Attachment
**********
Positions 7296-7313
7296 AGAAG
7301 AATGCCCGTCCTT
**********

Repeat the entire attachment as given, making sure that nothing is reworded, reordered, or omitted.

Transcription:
Positions 7296-7313
7296 AGAAG
7301 AATGCCCGTCCTT